Edit Button Image: Select this option to "draw" your own button image.

Change Button Image: Select this option to change the existing button image to one of your choosing from Office's collection of button images.

Default Style: Clicking this button makes the button on the toolbar show just the icon and no text.

Text Only (always): Clicking this button makes the button on the toolbar show just the text as it is shown in the Name box, which you can change.

Image and Text: Clicking this button makes the button on the toolbar show both the icon and the text.

When the button appears exactly as you would like it to appear on the toolbar, hit the close button on the Customize dialog box. The Stop Recording toolbar will appear. There are two buttons on the Stop Recording toolbar. The square is used to STOP recording and the lines and circle are used to PAUSE recording.

NOTE: If you accidentally close the Stop Recording toolbar, go to View-Toolbars and put a checkmark in the Stop Recording toolbar checkbox. If you accidentally use the X on the Stop Recording toolbar to stop recording a macro, go to View-Toolbars and put a checkmark in the Stop Recording toolbar checkbox and then use the appropriate button.

Step 3: Record the Macro

Perform the tasks you would like your new macro to perform for you. If you need to interrupt the macro recording to perform some non-related work, press the Pause button on the Stop Recording toolbar. Press the Pause button again to continue recording. Hit the Stop button to Stop recording when you have finished recording your tasks.

Step 4: Test the Macro

Always test a macro, particularly if you have created it to run for someone else. To test the macro, click on the toolbar button you've created, or hit Tools-Macro-Macros, and double-click the macro name.

View Your VBA Code

To view the code you just recorded, hit Alt-F11. You will now have the Visual Basic Editor (VBE) window open. Make sure that you see at least two panes in your window: the Project Explorer and the Code pane. If you do not see them, hit the View menu to select them.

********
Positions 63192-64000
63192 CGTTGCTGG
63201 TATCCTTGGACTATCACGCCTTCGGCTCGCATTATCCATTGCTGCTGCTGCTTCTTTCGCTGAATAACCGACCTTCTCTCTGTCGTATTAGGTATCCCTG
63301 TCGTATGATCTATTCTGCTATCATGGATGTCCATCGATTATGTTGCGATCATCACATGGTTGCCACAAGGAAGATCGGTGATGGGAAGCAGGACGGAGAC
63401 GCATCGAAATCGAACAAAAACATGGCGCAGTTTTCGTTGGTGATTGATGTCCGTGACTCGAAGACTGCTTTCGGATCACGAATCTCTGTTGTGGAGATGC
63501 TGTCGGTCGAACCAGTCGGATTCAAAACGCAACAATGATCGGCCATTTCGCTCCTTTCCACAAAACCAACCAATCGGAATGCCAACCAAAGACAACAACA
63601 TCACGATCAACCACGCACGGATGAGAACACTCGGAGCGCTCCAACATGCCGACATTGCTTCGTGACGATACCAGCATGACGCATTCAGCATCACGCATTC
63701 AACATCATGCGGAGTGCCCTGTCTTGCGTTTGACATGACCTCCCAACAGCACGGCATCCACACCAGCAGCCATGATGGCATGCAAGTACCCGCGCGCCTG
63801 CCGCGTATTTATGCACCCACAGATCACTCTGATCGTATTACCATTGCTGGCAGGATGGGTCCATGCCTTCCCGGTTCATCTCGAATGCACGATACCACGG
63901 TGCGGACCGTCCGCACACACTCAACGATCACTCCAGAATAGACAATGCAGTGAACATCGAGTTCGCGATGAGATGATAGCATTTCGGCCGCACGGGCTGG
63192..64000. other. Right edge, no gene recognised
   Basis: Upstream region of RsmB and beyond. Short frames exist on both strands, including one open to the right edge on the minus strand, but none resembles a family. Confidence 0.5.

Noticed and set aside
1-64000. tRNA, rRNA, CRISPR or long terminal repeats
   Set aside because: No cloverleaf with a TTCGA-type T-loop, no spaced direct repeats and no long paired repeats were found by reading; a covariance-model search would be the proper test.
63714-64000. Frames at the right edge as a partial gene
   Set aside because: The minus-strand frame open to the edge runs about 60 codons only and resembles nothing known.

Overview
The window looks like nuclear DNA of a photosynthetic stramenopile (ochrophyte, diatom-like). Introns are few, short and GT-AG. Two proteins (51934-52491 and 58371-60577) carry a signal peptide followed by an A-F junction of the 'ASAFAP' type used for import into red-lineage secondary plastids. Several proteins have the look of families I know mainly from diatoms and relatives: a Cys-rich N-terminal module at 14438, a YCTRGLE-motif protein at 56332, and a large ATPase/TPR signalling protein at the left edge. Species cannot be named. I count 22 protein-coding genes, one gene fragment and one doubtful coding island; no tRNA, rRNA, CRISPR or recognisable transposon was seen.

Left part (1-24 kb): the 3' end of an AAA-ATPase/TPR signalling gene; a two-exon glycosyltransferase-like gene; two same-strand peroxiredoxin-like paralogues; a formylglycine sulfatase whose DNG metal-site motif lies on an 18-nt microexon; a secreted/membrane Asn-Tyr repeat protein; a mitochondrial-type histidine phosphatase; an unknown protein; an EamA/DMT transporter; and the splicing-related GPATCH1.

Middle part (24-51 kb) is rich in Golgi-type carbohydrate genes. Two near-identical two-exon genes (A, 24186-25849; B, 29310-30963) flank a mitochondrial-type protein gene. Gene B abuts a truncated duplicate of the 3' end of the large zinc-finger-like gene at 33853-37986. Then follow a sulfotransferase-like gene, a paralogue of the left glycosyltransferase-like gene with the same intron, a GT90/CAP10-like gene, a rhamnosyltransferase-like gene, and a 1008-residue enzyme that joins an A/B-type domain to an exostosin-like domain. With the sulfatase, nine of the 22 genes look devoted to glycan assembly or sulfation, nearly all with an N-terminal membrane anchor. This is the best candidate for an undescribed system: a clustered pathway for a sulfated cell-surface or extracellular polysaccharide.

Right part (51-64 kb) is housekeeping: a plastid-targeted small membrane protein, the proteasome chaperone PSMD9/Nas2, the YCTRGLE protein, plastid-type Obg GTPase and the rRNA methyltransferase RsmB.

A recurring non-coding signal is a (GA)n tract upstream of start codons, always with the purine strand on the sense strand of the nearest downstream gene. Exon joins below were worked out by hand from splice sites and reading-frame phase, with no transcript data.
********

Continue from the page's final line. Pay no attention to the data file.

In the Project Explorer pane, there are + and - symbols just as there are in Windows Explorer. A plus sign indicates there are objects you can view if you click it. A dash indicates that all objects are open and in view. As in Windows Explorer, you must click the plus or dash once, or double-click the folder twice to open/close the folder.

Unless you have designated otherwise, you should find your code under the Modules folder in normal.dot in the Project Explorer window. You can view your code in the Code pane.

If you have recorded several macros, and would like to have them run all at once, you can generally copy the contents into one macro. Just copy the code between the Sub MacroName() and the End sub lines and paste between the same items in another macro before or after the code for that macro. Be sure to delete the remaining Sub MacroName() and End sub lines that you left behind.

Events in Word 

VBA sometimes uses events in Word. For instance, you may want to have a menu that is available only in one template. Whenever you use that template, you want a menu that has buttons that run various macros for you. Dreamboat recently created a template for a client that would do just that: have an extra menu that is created on the Document_New event. Why? Because to properly use a template, you hit File-New. Here are just a few common Word events:

Document_Open

Document_Close

Document_Save

To see more events, just open the VBE window (Alt-F11), hit Help-Microsoft Visual Basic Help, then type in "event" without the quotes and hit enter.